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  • Cloakroom Confidential: Consumer Financial Protection Bureau Putting Consumers At Risk

    The Consumer Financial Protection Bureau is clearly misnamed. They are seeking to put consumers financial data at risk and attempt ion to violate the natural right to privacy of Americans who choose to take out loans.

    The House Subcommittee on Oversight and Investigations held a hearing on December 16, 2015 to study the CFPB’s data collection program. The CFPB collects data and they claim they have authority under the Dodd-Frank law to scoop up, according to the committee, “arbitration case records, automobile sales records, consumer credit report information, credit card details and credit scores, mortgage loan-level data, private student loan data, and payday loan information.” The problem is when the government has this information, two issues should be discussed and debated – privacy and data security.

    Former Speaker of the House Newt Gingrich testified at the Hearing about the structural problems with the CFPB and the lack of accountably build into the law for these bureaucrats:

    Today the Consumer Financial Protection Bureau is so far outside the historic American model of constitutionally limited government and the rule of law, that it is the perfect case study of the pathologies that infect our bureaucracies at the federal level.
    It is dictatorial.
    It is unaccountable.
    It is practically unrestrained in expanding on its already expansive mandate from Congress.
    And it is contemptuous of the rights, values, and preferences of ordinary Americans.
    The CFPB is all of these things, as are many of our large, destructive bureaucracies in this city — a huge problem in its own right.
    But the CFPB is an especially good symbol of these pathologies because of its unique structure among regulatory agencies. In the Dodd-Frank Wall Street Reform and Consumer Protection Act that created the Bureau, Congress–very unwisely, in my opinion, gave up two of its core Constitutional powers for reining in executive branch agencies.
    First, the CFPB is not subject to the annual Congressional appropriations process, and instead is funded out of a fixed portion of the Federal Reserve’s budget.
    And second, its director can be fired only by the president–and then only under limited circumstances–because Dodd-Frank made him unable to be removed by Congress.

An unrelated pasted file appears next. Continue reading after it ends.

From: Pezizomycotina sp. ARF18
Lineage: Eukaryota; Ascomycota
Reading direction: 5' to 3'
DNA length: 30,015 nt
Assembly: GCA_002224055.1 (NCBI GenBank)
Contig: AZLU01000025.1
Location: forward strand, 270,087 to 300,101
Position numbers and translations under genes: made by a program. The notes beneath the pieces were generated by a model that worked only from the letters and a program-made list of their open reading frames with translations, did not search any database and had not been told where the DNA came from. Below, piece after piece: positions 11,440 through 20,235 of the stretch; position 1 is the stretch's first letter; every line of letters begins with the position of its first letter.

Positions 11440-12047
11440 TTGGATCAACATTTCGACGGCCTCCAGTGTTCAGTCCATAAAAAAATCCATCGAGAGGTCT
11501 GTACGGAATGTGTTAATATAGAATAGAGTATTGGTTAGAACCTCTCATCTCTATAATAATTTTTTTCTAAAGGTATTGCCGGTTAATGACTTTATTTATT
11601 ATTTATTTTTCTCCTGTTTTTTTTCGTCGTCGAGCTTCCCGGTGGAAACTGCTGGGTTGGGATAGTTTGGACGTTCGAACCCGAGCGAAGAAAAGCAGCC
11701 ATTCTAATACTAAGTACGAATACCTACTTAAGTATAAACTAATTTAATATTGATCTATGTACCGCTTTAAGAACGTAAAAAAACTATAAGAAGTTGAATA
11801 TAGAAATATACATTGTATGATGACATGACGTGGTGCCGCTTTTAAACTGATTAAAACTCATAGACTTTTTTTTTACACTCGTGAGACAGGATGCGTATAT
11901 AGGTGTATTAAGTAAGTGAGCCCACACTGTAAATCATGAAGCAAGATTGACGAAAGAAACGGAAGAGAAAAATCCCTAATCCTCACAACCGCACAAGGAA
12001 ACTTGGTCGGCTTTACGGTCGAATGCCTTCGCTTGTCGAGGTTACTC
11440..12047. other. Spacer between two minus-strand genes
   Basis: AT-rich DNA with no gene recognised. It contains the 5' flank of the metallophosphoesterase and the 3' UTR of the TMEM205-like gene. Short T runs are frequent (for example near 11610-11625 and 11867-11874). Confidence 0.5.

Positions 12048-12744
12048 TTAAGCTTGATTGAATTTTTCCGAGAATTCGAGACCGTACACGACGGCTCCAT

For all practical purposes, this means the Bureau is free to do whatever it wants within the broadest imaginable interpretation of its authority, without fear of losing its funding or its leadership.
    This is a very dangerous recipe for petty dictatorship, and is completely foreign to the American model.

    Gingrich points out that there are serious privacy concerns with what the CFPB is doing today. “The CFPB is prohibited in Section 1022 of Dodd-Frank from collecting personally identifiable information on Americans, but the Bureau is doing so anyway. And it is doing so at a massive scale that rivals the NSA’s most controversial collection programs, but for much less compelling reasons.” The natural right to privacy of all Americans is not waived because a consumer wants to get a loan for a car or applies for a credit card. The idea of the 4th Amendment is that a person is secure in his or her personal papers and most Americans consider emails and contractual arrangements with credit card companies, as well as credit card records, as an act that implicates personal privacy.

    Data security is another issues and most Americans don’t trust the government to keep this information private. This hearing was an important means to expose government over reach and the increasingly dangerous activities of the misnamed Consumer Financial Protection Bureau.


    Cloakroom Confidential

    Cloakroom Confidential

    Cloakroom Confidential was a longtime Capitol Hill staffer and insider who has contacts in the House and Senate at the highest levels.

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